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Service club celebrates connection with Arlington non-profits

Kiwanis Club has long tradition of supporting youth in community.
Members of the Kiwanis Club of Arlington who have received honors from Kiwanis International are shown with guest speakers following the club's annual holiday gathering on Dec. 13 at Washington Golf & Country Club.

The symbiotic relationships between Arlington’s community-service organizations and its social-safety-net providers were on display Dec. 13, as the Kiwanis Club of Arlington hosted many of its grant recipients at the club’s annual holiday luncheon.

“Our club has focused on helping the lives of children and youth in this county since 1931. We share this critically important mission with many non-profits,” Kiwanis Club president Linda Chandler said at the event, held at Washington Golf & Country Club.

Representatives from a host of organizations that share in more than $60,000 in annual Kiwanis Club of Arlington grants were on hand to engage in two-way conversation.

The gathering was a chance to “share laughter, share food, share the spirit of the season,” said Rev. Gabriel Muteru, chaplain at Marymount University, who delivered an invocation.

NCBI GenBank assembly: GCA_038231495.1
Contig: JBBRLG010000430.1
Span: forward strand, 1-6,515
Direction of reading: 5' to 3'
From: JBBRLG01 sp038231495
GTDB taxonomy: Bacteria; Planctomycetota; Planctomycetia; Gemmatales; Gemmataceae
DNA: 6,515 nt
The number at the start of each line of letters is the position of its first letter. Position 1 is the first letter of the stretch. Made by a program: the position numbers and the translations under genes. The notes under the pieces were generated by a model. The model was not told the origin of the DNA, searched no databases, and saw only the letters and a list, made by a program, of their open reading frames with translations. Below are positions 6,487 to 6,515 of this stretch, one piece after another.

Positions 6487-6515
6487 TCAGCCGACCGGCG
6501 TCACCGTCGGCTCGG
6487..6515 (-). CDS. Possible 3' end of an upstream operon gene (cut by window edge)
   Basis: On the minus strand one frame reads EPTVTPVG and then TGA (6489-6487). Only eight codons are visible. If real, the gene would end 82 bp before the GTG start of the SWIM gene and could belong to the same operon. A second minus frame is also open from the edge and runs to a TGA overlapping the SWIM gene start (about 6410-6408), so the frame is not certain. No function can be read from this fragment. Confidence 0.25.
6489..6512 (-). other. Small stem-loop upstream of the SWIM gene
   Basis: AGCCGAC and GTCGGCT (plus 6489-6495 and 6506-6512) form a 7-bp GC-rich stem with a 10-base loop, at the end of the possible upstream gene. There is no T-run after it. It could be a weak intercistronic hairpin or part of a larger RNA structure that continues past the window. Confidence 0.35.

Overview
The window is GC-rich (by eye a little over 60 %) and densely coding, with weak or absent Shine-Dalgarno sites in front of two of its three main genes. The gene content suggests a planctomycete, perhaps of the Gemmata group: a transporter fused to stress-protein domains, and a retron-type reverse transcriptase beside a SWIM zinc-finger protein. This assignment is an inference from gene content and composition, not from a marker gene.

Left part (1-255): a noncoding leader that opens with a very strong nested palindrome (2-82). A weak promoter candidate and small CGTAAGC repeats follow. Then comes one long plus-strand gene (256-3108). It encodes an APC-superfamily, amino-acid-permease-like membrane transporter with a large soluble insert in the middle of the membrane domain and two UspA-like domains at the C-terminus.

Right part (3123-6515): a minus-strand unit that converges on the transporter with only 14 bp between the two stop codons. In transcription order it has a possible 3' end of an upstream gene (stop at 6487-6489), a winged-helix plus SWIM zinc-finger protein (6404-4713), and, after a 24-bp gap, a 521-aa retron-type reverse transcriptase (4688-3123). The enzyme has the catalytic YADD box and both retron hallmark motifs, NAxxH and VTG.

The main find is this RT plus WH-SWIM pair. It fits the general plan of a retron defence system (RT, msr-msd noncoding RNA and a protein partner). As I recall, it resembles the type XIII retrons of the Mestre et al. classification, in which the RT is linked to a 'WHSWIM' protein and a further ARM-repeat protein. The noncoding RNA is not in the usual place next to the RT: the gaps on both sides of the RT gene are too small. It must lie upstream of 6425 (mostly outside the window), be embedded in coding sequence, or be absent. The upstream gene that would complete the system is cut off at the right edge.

Service organizations like Kiwanis “have seen the need that exists . . . and speak out for the children and the youth,” Muteru said.

One direct way the Kiwanis Club has made a difference over decades has been its support of what is now known as the Alternatives for Parenting Teens (APT) Infant Center, run by Arlington Public Schools.

Among those aided was Clara Maria Gudiel, who was able to use Kiwanis scholarship funds to attend Northern Virginia Community College and then George Mason University, where she anticipates earning a bachelor’s degree before working toward a master’s degree in early-childhood education.

Part of a family of 13 siblings from Guatemala, Gudiel graduated from high school in 2017, three years after the birth of her first son. “Your scholarship helped me go to college – that was the push I needed,” she said at the event.

Support for teen parents was the brainchild of the late Bill Cochran, a longtime Arlington Public Schools educator and later in life a Kiwanis Club member.

The support has been invaluable, said Yvonne Tonne Pettiford, infant-care coordinator and a 32-year staff member of the county school system.

“You are touching lives that will be a lifetime memory – forever remembered by those you give it to,” she said.

Kim Thompson, lieutenant governor of the district in which the Kiwanis Club of Arlington is located, said it was “so fun” to see the work being done by member organizations.

“Coming to events like this lets me see even more the impact of clubs like Arlington,” she said. “There’s magic in Kiwanis.”

Even if not entirely in the realm of the supernatural, club members “try to make it a better place for all of us in the community,” said club member Edd Nolen.